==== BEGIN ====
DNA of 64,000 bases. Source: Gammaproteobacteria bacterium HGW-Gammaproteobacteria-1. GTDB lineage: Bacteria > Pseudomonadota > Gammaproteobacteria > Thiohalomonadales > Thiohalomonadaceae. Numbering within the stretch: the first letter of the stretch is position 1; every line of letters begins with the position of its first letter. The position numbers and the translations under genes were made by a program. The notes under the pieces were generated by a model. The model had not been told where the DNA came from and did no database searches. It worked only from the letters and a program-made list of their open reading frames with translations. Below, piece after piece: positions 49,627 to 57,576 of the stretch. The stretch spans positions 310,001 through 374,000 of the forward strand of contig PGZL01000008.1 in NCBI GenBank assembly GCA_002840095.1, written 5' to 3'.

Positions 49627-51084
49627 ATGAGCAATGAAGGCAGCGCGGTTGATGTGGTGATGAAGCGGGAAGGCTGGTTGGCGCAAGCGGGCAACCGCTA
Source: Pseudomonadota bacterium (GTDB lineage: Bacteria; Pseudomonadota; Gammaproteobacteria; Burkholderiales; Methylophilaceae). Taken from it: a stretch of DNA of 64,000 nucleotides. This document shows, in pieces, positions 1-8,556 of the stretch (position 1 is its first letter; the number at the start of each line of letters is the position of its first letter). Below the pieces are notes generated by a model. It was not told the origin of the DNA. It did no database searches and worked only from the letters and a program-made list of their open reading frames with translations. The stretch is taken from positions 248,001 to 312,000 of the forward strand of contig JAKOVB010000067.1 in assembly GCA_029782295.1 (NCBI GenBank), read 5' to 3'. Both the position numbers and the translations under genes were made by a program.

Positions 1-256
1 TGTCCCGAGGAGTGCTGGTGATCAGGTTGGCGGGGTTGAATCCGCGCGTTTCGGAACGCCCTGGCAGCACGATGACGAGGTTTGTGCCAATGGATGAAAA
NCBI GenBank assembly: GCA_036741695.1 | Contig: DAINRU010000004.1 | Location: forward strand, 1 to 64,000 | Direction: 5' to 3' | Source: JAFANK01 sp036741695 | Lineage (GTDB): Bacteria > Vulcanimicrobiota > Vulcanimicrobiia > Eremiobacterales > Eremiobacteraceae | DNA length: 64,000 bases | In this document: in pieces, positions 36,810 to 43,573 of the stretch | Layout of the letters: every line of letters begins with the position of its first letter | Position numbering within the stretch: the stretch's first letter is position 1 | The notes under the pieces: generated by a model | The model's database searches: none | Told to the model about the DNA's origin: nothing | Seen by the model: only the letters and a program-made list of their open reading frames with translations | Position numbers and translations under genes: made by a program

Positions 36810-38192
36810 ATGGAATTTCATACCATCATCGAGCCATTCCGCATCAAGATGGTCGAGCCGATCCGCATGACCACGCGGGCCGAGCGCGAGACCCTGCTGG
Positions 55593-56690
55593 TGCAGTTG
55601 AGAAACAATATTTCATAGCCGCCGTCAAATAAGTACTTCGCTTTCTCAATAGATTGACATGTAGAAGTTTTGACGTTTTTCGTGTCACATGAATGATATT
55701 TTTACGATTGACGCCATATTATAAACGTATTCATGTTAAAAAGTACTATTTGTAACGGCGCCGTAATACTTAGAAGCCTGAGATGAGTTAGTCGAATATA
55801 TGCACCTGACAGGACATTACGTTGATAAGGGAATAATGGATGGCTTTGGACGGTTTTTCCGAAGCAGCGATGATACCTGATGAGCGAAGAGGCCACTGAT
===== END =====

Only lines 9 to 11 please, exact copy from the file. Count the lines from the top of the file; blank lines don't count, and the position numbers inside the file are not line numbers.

36810 ATGGAATTTCATACCATCATCGAGCCATTCCGCATCAAGATGGTCGAGCCGATCCGCATGACCACGCGGGCCGAGCGCGAGACCCTGCTGG
Positions 55593-56690
55593 TGCAGTTG